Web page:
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    No it is not a fair assessment of what you can get from drilling and if you think that high level competitors don't drill the shit out of fundamentals you are sorely mistaken. Your average blue/purple belt has a general knowlege of all the major positions and techniques, but they have just scratched the surface of the of itricacy involved in bjj, and grappling/martial arts in general.

    The only way for them to further shape their movements is to continue drilling fundamentals. Polishing each individual technique, so that when you do start really chaining things together, they are crisp and seemless.
     
  8. Kforcer Dragon Slayer

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    I think that when you are trying to learn or develop specific chains or pathways, there really is a necessity of drilling. But I also think it can just be great for your confidence in performing moves and it also probably makes the movement ever more efficient.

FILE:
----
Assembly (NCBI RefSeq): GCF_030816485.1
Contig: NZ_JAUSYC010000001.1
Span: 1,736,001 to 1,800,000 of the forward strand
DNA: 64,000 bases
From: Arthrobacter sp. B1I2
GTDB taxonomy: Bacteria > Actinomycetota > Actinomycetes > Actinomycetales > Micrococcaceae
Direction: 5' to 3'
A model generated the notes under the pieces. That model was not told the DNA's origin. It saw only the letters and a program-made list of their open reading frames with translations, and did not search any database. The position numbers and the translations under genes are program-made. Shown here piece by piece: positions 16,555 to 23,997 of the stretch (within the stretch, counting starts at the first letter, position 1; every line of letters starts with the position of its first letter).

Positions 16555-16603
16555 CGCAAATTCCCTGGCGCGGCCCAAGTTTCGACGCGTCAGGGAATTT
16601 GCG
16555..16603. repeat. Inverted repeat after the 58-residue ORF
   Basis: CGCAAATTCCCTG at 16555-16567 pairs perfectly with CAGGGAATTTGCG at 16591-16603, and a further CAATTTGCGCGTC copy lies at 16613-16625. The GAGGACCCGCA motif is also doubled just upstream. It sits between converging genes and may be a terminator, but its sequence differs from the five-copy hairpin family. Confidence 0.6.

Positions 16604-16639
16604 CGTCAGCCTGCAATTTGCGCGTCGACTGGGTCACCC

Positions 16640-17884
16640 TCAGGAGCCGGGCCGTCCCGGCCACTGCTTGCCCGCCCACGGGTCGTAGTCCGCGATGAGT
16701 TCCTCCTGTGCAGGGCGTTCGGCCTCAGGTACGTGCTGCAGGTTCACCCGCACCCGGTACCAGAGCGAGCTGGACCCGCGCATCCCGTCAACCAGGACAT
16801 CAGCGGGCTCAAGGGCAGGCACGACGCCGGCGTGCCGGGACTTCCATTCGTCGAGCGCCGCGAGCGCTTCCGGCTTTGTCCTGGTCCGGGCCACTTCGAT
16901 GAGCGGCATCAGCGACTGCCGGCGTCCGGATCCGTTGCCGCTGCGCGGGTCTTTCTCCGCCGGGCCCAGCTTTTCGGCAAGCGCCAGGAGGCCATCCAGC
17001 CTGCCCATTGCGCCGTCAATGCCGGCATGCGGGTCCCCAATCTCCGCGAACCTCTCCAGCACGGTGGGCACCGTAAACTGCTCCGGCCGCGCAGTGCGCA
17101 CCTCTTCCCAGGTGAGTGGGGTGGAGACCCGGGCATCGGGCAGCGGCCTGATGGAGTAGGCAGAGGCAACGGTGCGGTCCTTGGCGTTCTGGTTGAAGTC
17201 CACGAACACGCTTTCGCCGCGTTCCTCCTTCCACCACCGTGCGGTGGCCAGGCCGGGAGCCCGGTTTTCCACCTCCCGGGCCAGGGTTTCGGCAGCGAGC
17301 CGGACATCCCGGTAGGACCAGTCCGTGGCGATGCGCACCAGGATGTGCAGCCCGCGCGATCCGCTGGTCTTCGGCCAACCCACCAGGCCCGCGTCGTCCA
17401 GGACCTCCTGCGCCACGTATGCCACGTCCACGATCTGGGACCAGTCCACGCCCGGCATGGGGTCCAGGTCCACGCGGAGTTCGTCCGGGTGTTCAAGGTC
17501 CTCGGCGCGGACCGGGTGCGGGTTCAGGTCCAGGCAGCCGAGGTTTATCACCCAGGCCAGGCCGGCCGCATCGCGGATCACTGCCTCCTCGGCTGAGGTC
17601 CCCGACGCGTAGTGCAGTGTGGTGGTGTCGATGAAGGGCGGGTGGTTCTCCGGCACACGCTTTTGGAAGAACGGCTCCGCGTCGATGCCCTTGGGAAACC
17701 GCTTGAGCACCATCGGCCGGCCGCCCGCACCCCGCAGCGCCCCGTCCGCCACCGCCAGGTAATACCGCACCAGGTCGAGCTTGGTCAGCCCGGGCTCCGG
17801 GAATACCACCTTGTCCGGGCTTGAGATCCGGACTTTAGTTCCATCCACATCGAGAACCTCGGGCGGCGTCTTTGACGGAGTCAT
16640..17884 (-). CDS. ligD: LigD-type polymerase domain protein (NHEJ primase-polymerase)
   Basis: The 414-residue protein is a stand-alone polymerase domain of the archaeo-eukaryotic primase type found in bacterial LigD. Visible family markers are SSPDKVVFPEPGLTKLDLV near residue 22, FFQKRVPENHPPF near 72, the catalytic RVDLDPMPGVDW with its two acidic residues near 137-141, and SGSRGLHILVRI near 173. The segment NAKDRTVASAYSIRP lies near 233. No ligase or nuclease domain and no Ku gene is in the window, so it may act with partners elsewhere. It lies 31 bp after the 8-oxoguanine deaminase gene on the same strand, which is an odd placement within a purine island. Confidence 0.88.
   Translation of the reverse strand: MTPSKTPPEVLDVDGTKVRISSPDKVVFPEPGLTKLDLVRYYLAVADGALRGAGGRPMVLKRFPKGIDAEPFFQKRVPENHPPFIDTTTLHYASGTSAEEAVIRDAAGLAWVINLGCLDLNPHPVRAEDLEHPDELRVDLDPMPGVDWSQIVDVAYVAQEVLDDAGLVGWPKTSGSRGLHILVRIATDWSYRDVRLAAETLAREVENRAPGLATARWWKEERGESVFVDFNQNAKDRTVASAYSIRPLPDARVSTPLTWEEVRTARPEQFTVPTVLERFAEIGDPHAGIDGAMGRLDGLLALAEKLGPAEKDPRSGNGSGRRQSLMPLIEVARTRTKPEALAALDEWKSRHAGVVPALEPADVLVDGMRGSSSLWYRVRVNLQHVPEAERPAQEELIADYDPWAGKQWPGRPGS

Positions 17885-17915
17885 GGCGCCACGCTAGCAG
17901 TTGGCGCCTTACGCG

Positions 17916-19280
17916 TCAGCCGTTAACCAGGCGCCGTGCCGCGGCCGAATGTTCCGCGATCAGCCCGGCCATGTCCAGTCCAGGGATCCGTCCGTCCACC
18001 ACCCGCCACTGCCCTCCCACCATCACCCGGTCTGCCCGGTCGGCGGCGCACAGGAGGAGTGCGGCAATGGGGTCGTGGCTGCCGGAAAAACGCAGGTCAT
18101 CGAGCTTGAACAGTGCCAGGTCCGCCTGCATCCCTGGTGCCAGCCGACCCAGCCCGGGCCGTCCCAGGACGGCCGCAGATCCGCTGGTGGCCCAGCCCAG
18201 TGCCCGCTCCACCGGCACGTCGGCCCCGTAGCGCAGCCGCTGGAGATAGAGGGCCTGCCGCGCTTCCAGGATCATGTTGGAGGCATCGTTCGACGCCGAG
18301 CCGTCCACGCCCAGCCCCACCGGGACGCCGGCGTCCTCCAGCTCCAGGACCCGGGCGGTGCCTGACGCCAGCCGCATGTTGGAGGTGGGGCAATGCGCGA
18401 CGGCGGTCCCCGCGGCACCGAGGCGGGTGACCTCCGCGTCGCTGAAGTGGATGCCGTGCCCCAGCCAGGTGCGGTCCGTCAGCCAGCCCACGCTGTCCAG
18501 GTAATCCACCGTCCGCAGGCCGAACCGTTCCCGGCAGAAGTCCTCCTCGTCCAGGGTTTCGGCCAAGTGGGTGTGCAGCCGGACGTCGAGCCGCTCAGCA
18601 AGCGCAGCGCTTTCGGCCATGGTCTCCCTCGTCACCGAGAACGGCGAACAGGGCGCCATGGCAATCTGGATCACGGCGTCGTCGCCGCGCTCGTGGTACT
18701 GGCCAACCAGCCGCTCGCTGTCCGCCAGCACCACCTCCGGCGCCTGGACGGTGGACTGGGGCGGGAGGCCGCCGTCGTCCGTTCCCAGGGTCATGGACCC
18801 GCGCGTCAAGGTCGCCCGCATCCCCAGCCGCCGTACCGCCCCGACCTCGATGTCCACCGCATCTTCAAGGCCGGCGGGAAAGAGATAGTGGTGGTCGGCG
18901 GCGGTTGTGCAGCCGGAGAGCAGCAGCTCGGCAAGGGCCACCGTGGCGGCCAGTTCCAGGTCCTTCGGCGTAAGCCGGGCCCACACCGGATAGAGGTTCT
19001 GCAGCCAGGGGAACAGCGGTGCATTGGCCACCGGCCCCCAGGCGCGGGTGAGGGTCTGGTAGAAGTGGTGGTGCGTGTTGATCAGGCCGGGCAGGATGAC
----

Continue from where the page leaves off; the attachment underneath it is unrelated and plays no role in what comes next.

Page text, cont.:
9. yetanother Black Belt

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    Depends on the moves. For a lot of things I find the returns are diminishing fast. If you can do something smooth extra reps don't really give you as much improvement as the first ones.
     
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  10. EGDM Green Belt

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    *Drillers are Killers
     
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  11. Foppa21 Black Belt

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    I'm sure there's diminishing returns, but that's with everything.

    You don't want to, in the extreme, spend all your time drilling and never train for example. Even different types of drilling (situational and increased resistance) help a lot
     
  12. Foppa21 Black Belt

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    It might not take off in a boxing gym, but some boxing and kickboxing gyms definitely have drilling classes
     
  13. Jack Handy jr Silver Belt